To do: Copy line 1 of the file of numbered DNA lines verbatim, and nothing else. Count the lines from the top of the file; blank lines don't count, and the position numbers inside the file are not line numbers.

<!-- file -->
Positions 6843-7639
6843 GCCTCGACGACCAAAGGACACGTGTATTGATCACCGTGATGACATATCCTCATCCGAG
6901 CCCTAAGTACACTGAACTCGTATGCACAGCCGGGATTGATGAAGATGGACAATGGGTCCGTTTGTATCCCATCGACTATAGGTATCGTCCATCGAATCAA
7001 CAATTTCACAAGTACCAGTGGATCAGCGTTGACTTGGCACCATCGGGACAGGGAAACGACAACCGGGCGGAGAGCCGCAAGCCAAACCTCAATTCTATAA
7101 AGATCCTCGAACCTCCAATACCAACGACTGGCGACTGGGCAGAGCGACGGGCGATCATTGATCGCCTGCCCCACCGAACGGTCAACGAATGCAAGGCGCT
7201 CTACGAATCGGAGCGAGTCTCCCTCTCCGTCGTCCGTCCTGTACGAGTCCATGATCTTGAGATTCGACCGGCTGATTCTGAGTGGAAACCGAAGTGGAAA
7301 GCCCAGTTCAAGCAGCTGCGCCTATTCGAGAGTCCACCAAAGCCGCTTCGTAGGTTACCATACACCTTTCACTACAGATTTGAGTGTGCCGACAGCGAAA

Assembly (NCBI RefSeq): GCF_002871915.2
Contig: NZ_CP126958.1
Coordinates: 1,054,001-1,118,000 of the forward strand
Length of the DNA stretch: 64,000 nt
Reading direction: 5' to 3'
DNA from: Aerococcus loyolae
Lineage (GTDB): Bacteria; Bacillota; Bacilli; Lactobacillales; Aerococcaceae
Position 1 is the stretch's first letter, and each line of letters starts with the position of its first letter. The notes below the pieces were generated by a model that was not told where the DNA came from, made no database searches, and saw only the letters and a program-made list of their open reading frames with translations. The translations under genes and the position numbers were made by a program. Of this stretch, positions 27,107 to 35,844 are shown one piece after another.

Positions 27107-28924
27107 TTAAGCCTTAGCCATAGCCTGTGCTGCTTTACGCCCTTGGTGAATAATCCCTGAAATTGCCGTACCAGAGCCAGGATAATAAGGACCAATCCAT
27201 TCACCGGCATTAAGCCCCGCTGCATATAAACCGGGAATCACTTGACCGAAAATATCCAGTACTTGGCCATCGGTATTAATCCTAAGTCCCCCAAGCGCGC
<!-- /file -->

Positions 6843-7639